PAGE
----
These objects and others which will become more apparent hereinafter are attainable in accordance with the present invention with a regenerative-type heat exchanger whose tube bundle is surrounded by a heat-storage mass and whose individual tubes are flattended so as to have a general elongated cross-section of limited width. According to a further feature of this invention, the flattened tubes (which may have a generally rectangular or elliptical cross section preferably with parallel sides) can be twisted into a screw-like configuration with the twisted tubes being further coiled generally helically along the length of the heat exchanger about a common axis so as to have a corkscrew construction.
I have found, moreover, that the flattening of the individual tubes of the tube bundle gives rise to a surprising increase of the heat-transfer efficiency and corresponding reduction in the pressure differential across the tube bundle by comparison with circular-tube bundles for a given volume of the bundle and a substantial decrease in this volume for a given flow resistance and heat-transfer efficiency. Consequently, regenerative heat exchangers according to the present invention can have a substantially reduced volume by comparison with heat exchangers having circular-section tubes and thus need a correspondingly reduced quantity of insulation with lower construction costs; when the present improvement is used to reduce the flow resistance of tube bundle for a given heatexchanger volume, significantly less energy is necessary to displace the fluid and operation costs are correspondingly reduced.
The above and other objects, features and advantages of the present invention will become more readily apparent from the following description reference being made to the accompanying drawing in which:
FIG. 1 is a cross-sectional view taken along a plane perpendicular to the axis of heat exchanger according to the present invention;
FIG. 2 is an elevational view, drawn to an enlarged scale, of the individual tube of this heat exchanger; and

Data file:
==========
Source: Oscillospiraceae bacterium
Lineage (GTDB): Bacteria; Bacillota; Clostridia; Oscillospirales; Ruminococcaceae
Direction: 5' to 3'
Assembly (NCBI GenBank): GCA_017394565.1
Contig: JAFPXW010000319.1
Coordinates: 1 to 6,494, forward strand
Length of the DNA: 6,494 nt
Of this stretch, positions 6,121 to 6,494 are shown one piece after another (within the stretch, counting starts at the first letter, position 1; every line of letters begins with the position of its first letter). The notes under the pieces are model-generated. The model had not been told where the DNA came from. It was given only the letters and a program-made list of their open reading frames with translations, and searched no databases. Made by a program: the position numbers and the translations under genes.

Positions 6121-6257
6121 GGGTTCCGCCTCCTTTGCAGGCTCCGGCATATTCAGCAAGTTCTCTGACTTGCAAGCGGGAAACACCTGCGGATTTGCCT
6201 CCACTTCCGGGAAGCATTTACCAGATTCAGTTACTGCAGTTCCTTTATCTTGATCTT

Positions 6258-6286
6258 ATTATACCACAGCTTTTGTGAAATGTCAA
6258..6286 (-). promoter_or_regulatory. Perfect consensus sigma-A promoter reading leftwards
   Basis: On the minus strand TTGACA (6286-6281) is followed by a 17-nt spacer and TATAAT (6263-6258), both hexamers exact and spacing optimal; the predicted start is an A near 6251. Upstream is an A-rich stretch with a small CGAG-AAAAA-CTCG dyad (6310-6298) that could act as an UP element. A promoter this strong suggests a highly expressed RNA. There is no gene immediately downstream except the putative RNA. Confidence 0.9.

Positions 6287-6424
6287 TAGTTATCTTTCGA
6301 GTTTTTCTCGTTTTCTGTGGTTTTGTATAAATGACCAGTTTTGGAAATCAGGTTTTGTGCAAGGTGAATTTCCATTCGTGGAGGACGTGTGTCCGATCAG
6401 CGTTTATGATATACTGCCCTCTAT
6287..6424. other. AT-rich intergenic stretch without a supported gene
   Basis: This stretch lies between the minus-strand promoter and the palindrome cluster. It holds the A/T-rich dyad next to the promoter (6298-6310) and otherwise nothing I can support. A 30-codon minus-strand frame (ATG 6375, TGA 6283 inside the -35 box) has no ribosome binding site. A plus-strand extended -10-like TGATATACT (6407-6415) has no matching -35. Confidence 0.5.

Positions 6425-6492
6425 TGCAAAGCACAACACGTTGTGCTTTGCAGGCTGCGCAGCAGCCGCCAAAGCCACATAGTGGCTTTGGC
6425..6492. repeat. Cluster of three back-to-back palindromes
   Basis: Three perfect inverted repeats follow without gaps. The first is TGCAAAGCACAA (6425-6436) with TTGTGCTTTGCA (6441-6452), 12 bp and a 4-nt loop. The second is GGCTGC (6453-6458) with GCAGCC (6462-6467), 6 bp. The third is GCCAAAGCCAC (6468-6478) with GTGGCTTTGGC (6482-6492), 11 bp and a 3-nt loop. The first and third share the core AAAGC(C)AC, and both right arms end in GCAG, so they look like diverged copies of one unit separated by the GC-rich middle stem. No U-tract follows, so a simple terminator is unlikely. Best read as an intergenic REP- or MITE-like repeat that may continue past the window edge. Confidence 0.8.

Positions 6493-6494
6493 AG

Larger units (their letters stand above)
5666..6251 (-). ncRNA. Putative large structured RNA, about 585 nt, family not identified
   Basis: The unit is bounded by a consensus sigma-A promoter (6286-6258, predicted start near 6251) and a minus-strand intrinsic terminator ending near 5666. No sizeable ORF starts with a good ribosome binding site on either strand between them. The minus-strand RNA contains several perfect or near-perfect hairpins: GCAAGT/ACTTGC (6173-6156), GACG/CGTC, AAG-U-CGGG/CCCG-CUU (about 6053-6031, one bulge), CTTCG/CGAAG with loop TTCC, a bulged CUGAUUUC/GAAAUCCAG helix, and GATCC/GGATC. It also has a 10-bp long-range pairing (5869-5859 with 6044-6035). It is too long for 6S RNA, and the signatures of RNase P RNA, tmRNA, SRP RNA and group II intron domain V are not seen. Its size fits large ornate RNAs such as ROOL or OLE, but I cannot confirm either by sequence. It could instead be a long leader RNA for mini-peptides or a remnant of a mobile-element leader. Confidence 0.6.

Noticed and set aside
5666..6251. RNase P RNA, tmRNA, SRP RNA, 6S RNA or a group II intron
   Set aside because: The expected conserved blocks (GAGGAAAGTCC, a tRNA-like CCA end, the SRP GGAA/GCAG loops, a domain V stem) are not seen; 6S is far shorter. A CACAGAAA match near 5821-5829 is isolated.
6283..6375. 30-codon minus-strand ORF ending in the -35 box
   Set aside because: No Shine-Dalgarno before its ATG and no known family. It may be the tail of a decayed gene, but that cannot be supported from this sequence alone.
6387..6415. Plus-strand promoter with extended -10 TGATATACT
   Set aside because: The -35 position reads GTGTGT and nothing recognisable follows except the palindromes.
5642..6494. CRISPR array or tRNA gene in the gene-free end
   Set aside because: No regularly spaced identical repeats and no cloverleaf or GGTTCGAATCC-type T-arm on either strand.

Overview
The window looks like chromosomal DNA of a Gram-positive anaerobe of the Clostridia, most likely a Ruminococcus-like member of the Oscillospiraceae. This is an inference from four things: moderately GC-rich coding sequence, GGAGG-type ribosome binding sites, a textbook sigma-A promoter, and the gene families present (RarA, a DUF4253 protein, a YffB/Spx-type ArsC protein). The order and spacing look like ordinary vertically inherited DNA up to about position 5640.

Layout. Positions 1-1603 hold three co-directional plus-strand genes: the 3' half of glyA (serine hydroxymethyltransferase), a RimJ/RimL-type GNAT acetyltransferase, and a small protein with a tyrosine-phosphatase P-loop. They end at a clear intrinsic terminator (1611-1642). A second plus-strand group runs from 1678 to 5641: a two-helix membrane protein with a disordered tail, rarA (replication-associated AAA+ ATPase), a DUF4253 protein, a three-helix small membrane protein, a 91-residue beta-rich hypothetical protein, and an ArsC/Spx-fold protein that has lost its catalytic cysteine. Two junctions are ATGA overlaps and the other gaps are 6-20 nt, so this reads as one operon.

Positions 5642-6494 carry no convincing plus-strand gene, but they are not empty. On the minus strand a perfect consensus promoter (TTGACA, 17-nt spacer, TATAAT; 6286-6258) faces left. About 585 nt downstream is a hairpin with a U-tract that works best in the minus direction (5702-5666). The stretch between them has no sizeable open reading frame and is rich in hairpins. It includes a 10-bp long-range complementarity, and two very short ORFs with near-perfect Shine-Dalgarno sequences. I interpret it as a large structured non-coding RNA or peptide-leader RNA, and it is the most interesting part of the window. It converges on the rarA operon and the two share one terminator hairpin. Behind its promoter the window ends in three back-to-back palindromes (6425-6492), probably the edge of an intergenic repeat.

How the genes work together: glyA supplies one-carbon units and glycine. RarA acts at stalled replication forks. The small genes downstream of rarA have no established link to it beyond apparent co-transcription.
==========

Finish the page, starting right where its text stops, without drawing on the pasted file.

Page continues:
FIG. 3 is a fragmentary elevational view of the heat exchanger of FIG. 1 showing the corckscrew configuration of the turns of the tubes.
In FIGS. 1 and 3 I show a regenerative heat exchanger for use in low-temperature installations (e.g. air rectification, low-temperature separation of liquified gases, cryogenic purification), which comprises an outer shell 1 of cylindrical configuration. This shell may be formed at its extremities with the usual manifold-type heads, covers or bonnets, as described and illustrated, for example, at pages 11-2 ff. of Perrys Chemical Engineers Handbook, fourth edition, McGraw-Hill, New York, 1963. The shell 1 surrounds a layer 2 of thermal insulation which, in turn, isolates an inner pressure-retaining vessel 3 whose compartment 4 is filled with a heat-storage mass 7. The heat-storage mass can be a cermet or a metal, preferably of high thermal conductivity; for low-temperature technology aluminum particles in tightly packed relationship can serve as the heat-storage mass. The vessel 3 further contains at least one tube bundle consisting of the tubes 5 which extend longitudinally through the heat exchanger between its heads. The tubes are required in regenerative heat-exchange systems in which it is important to prevent condensate and precipitate from one of the fluids undergoing treatment from contaminating the thermal-storage mass 7 packed around the tubes.
The tubes 5 are spaced from one another in a staggered arrangement so that they lie at the vertices of polygons when considered in a cross section perpendicular to the axis of the heat exchanger. Thus the tube bundle can also be termed a tube nest. It will be understood that the present invention applies equally to heat exchangers having two or more tube bundles in spaced relationship or in interleaved construction.